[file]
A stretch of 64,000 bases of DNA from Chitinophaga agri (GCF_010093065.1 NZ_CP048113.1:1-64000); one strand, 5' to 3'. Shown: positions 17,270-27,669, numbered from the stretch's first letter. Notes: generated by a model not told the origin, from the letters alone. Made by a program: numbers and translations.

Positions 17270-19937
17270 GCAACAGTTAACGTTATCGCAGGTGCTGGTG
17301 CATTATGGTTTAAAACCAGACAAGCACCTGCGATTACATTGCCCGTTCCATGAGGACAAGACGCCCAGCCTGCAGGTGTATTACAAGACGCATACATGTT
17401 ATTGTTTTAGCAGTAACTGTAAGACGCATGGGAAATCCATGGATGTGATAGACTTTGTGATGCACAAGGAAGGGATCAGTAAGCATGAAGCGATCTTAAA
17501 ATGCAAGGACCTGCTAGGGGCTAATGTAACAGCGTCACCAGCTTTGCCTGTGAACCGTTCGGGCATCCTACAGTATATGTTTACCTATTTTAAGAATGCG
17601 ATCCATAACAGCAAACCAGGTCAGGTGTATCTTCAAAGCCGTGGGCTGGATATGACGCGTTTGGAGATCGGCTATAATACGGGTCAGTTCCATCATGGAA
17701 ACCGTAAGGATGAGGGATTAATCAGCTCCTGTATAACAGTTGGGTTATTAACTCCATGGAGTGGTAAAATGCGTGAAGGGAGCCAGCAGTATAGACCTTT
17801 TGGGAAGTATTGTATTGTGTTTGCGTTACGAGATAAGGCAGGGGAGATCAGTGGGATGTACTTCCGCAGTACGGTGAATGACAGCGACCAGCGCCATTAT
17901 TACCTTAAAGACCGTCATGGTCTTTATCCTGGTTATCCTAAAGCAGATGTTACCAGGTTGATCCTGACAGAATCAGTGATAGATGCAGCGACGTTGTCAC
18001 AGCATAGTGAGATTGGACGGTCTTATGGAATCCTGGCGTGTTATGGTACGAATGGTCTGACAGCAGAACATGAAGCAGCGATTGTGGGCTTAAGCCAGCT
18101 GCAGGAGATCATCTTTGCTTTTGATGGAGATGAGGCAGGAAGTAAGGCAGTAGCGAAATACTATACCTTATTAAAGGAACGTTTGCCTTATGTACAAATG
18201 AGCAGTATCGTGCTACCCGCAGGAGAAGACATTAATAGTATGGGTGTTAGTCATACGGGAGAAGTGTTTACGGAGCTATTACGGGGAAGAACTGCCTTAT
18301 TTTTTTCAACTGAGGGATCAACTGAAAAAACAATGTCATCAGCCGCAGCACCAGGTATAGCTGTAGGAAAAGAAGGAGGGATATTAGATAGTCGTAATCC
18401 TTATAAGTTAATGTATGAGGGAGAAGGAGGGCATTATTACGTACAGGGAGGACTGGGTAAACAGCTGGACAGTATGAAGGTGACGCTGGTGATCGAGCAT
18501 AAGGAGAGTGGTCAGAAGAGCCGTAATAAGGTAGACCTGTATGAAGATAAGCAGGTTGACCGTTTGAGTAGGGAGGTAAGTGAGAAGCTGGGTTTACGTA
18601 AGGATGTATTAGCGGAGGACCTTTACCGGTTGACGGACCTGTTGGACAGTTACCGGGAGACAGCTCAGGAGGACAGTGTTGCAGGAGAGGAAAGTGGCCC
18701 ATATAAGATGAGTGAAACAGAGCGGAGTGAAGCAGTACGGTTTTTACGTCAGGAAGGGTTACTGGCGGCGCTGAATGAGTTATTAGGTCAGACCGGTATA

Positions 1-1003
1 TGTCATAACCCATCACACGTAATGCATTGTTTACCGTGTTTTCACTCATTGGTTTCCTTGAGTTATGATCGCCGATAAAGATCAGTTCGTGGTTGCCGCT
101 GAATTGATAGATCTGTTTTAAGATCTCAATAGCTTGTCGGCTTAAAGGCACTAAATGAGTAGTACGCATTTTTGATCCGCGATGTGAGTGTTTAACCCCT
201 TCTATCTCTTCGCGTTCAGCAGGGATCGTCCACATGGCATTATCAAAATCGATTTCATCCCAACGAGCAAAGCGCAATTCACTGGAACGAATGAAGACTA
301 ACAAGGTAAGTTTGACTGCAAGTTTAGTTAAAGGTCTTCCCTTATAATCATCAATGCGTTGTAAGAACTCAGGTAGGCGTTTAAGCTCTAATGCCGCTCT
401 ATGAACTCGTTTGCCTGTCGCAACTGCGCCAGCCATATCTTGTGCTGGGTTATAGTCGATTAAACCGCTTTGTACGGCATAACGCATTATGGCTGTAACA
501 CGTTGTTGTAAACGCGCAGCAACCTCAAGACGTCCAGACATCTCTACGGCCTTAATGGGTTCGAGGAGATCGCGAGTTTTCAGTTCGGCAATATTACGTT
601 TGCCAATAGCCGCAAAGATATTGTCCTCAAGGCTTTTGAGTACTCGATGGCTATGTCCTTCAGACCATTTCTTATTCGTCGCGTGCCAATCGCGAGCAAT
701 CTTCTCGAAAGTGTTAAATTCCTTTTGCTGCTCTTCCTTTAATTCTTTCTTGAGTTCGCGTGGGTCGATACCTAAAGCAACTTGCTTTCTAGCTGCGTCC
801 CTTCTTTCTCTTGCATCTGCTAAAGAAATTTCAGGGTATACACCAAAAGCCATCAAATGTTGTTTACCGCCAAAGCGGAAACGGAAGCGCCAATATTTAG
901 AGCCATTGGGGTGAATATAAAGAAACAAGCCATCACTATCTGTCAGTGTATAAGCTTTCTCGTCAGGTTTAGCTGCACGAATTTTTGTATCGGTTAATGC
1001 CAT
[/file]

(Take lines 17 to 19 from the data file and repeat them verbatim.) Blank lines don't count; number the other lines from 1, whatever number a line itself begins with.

18601 AGGATGTATTAGCGGAGGACCTTTACCGGTTGACGGACCTGTTGGACAGTTACCGGGAGACAGCTCAGGAGGACAGTGTTGCAGGAGAGGAAAGTGGCCC
18701 ATATAAGATGAGTGAAACAGAGCGGAGTGAAGCAGTACGGTTTTTACGTCAGGAAGGGTTACTGGCGGCGCTGAATGAGTTATTAGGTCAGACCGGTATA

Positions 1-1003